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Asthma and Sleep Apnea

According to statistics, a whopping 19 million people have asthma. Even though it is a manageable condition for many, there are also those who suffer from severe asthma and whose symptoms worsen over time and develop other respiratory conditions. In this case, asthma can really affect their quality of life.

And, since sleep apnea is also a respiratory condition, it is logical that these two are connected. However, although they share some risk factors, the treatment is remarkably different. Therefore, it is crucial that symptoms are diagnosed early to be able to get treated accordingly and manage to live with the condition.

For that reason, let’s first dig deeper into these two respiratory conditions to be able to differentiate between them.

What is Obstructive Sleep Apnea (OSA)?

A respiratory condition characterized by breathing interruptions during sleep by making it difficult for the diaphragm to get air into the lungs is called obstructive sleep apnea. The main cause is either a partial or entire blockage in the upper airway which differs from individual to individual. The blockage can be a result of relaxed muscles, swollen tonsils, heart disease, obesity, and endocrine disorders.

What is Asthma?

The second respiratory condition we’re going to deal with in this article is asthma. This condition causes coughing and shortness of breath as a result of inflamed and swollen lung airway. And, in case of swollen up airways, these patients can experience an asthma attack, mostly during exercise or allergy season. Another asthma symptom, even though it is not that common, is increased mucus production. Luckily, the condition can be managed with medication.

What’s the Connection between Sleep Apnea and Asthma?

Namely, one study found out that asthma patients are more likely to develop obstructive sleep apnea when compared to those without asthma. The reason for this lies in the two main features of asthma: nasal obstruction and an increased likeliness of airway collapsibility, which significantly increase the risk of developing sleep apnea.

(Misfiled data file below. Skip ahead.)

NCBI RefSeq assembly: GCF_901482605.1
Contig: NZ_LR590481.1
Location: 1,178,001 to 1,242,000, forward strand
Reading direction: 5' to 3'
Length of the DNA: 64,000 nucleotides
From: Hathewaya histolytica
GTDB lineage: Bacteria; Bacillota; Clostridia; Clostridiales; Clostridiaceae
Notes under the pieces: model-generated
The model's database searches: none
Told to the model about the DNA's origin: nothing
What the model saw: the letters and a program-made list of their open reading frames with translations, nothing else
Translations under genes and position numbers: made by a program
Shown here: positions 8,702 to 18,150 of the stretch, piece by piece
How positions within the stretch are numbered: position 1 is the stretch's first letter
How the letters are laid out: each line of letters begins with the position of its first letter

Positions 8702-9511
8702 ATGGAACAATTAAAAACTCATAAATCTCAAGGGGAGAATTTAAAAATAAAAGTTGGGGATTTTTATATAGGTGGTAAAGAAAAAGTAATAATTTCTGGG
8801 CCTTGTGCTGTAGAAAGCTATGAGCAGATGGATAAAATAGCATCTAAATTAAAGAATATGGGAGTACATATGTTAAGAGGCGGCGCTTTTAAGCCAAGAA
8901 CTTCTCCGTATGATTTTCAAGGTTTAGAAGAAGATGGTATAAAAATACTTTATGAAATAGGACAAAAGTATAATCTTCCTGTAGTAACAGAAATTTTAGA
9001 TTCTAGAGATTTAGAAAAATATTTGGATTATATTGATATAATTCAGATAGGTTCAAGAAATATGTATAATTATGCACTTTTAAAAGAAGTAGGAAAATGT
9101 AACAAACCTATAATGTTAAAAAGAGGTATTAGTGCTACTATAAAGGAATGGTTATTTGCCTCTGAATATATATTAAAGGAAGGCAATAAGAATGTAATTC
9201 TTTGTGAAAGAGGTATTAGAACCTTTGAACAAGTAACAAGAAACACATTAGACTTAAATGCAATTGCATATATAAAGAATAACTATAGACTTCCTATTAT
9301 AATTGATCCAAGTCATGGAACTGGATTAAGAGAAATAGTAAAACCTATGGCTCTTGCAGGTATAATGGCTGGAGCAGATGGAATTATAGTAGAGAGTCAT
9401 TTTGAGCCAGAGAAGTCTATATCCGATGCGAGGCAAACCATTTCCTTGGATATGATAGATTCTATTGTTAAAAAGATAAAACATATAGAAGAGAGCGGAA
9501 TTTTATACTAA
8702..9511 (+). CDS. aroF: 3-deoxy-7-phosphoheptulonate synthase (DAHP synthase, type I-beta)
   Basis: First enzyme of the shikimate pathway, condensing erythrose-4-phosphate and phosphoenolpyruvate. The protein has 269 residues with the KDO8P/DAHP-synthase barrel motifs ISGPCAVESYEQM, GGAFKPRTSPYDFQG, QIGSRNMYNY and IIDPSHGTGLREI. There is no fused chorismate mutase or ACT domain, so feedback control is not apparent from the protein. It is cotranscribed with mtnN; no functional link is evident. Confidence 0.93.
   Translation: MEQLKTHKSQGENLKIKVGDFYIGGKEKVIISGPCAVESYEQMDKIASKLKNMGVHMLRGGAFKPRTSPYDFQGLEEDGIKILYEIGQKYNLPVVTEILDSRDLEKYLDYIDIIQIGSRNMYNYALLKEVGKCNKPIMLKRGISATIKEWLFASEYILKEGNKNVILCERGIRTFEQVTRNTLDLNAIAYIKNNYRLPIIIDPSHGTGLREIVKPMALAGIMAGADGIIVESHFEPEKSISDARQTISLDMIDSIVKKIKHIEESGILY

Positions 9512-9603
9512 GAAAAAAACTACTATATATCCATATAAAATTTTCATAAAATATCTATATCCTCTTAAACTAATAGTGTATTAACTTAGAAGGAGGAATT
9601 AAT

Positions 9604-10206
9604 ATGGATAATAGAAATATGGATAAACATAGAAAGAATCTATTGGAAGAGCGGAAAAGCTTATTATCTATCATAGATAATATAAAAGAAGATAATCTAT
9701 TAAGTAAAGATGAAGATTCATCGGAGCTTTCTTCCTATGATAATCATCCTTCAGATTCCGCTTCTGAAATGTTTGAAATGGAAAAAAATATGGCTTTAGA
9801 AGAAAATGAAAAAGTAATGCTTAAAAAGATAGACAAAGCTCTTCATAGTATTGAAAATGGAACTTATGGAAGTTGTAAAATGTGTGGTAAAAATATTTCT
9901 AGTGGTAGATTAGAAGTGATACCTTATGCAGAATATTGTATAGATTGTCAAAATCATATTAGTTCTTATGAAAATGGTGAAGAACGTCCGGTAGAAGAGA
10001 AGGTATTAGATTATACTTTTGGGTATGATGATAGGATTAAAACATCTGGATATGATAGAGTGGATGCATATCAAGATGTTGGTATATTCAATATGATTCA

Another research shows that certain medications used for treating asthma, corticosteroids to be exact, increase the chance of suffering from obstructive sleep apnea. As opposed to these findings, studies have shown that untreated or undiagnosed sleep apnea actually makes asthma symptoms worse. Mainly this is a result of intermittent hypoxia (oxygen deprivation) which inflames the lung tissue.

Luckily, the number one obstructive sleep apnea treatment – continuous positive airway pressure (CPAP) therapy – can also help asthma patients relieve symptoms. This is probably expected since these conditions are so closely connected. In fact, according to a study, CPAP therapy is beneficial for improving asthma control, lung function, and the quality of life of those who suffer from both of these conditions. But, bear in mind that using a CPAP machine will only alleviate symptoms, not cure asthma.

Finally, as sleep apnea and asthma may share a treatment, they also share one often annoying symptom – snoring. Namely, sleep apnea is a condition often related to snoring, but asthma may also be responsible because of the congestion, especially in the case of allergy-induced asthma.

The Bottom Line

Both of these respiratory conditions, sleep apnea and asthma, vary from individual to individual. But, if you find yourself having difficulties breathing while asleep, make sure you discuss your symptoms with a doctor and get diagnosed so that you know what further treatment you need.

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